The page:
Fraser Island History

The Butchulla people are the indigenous people of Fraser Island. There were six clans in the Butchulla Nation and the territory extended through Fraser Island, Double Island Point, Tin Can Bay, Bauple Mountain and north to a point at Burrum Heads in Queensland.

The Butchulla people's traditional name for Fraser Island was K'gari which means paradise. According to Butchulla legend, Fraser Island was named K'gari after the beautiful spirit who helped Yindingie, messenger of the great god Beeral, create the land. As a reward to K'gari for her help Beeral changed her into an idyllic island with trees, flowers and lakes. He put birds, animals and people on the island to keep her company.Fraser island History

It is uncertain how long Fraser Island had been occupied by the Butchulla people. Evidence suggests that it was more than 5,500 years and maybe 20,000. Population numbers are unknown though it has been said that during times of plentiful resources up to 2,000 people lived on the island with the stable number around 300 to 400.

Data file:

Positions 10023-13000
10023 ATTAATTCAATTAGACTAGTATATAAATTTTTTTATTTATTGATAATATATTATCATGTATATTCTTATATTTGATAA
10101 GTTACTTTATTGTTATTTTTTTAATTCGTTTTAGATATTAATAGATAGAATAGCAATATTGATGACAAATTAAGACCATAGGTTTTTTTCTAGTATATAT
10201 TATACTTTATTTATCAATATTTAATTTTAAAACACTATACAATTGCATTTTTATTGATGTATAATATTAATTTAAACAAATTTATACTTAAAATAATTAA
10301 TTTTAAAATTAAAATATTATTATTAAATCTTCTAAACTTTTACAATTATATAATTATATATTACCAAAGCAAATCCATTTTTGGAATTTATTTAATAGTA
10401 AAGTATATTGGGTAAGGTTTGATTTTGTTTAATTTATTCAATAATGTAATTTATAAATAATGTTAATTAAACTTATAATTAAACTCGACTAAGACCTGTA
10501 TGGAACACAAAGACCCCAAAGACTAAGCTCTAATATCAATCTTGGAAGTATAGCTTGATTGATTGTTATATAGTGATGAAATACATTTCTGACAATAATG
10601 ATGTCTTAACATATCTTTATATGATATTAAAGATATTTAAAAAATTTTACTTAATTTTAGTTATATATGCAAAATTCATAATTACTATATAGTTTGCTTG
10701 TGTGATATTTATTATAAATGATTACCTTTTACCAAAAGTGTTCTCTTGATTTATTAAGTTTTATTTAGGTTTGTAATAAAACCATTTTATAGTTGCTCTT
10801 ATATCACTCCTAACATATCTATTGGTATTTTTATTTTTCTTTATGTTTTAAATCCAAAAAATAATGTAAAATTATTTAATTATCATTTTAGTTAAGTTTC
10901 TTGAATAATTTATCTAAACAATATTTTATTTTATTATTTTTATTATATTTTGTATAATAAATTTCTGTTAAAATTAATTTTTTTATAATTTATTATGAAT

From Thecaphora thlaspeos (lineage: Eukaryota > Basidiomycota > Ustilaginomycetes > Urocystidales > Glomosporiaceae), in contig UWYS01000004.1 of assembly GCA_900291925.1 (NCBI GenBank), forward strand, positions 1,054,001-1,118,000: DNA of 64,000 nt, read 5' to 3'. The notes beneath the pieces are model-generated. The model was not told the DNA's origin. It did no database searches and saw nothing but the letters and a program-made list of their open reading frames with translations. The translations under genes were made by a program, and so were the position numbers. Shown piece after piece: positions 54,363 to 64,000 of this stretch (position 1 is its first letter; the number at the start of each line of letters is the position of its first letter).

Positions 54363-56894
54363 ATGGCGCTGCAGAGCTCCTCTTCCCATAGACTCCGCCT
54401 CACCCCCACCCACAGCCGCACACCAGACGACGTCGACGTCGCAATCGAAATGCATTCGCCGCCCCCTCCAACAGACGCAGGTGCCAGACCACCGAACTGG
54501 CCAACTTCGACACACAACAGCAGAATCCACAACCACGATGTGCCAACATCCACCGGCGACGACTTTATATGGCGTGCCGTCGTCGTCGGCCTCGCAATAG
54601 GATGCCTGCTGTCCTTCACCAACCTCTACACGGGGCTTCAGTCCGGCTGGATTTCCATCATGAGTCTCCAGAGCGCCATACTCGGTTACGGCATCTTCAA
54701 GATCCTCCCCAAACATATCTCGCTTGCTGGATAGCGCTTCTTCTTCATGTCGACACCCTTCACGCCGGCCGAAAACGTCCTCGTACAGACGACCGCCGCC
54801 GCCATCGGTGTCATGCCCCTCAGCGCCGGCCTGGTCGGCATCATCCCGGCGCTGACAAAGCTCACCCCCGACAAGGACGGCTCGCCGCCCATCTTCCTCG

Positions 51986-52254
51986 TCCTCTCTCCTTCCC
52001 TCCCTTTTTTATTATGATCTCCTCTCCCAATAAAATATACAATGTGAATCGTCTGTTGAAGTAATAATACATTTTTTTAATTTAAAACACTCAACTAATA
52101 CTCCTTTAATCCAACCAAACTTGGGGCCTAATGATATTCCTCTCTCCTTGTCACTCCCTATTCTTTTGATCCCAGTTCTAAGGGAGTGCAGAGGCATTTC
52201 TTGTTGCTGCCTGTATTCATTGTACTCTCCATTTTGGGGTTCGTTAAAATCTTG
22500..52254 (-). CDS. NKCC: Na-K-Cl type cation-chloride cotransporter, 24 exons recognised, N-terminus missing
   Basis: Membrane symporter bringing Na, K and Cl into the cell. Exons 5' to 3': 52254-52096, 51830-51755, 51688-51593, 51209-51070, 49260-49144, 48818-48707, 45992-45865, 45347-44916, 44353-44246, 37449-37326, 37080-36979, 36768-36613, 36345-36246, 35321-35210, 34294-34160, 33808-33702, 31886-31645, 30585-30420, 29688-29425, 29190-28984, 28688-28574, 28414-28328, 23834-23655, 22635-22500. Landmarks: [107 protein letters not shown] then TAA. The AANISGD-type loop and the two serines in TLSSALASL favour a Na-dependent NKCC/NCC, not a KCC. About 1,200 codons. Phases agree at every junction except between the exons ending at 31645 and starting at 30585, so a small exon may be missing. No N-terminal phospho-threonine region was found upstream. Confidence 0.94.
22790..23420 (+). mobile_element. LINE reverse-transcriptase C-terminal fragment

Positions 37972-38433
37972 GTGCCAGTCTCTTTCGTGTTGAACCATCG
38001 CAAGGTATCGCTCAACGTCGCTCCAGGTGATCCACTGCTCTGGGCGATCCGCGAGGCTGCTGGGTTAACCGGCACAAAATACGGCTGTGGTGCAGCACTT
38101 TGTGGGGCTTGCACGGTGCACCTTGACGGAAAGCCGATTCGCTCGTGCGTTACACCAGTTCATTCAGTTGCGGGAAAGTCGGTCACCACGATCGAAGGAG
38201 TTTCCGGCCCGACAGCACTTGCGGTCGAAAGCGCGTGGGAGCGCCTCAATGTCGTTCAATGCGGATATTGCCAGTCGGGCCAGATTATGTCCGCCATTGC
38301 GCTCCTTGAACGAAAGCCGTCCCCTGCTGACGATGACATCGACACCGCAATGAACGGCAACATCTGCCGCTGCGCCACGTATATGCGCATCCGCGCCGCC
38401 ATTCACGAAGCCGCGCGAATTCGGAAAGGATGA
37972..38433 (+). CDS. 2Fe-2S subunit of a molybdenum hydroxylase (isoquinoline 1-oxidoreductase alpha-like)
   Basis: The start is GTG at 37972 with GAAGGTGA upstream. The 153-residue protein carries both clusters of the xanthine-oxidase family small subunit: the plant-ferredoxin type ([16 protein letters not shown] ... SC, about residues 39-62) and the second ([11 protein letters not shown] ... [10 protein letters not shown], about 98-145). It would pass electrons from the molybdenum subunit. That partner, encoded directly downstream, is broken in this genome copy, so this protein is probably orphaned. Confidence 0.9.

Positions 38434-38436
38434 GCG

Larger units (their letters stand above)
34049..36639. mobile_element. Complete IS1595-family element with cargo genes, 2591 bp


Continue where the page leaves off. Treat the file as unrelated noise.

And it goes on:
Captain Cook first sighted the Fraser Island Butchulla people during 1770 and named Indian Head on the eastern beach after them. Captain Matthew Flinders was one of the first white men to have contact with the islanders and had peaceful meetings with them in 1799 and 1802.

Colonization by Europeans caused great conflicts with the Aboriginal people as the European settlers did not understand or respect their tribal boundaries, their social structure or the importance to them of their environment.

Land was cleared and agricultural practices established which in turn disturbed the natural supply of food cycles of the native people. Traditions and hunting methods had to be altered for survival.

Logging was started on Fraser Island in 1863 by ‘Yankee Jack' Piggott and continued until December 1991 when the island was nominated for World Heritage listing.

Day-to-day management of the island today is primarily the responsibility of the Department of Environment and Heritage through the Queensland Parks and Wildlife Service.

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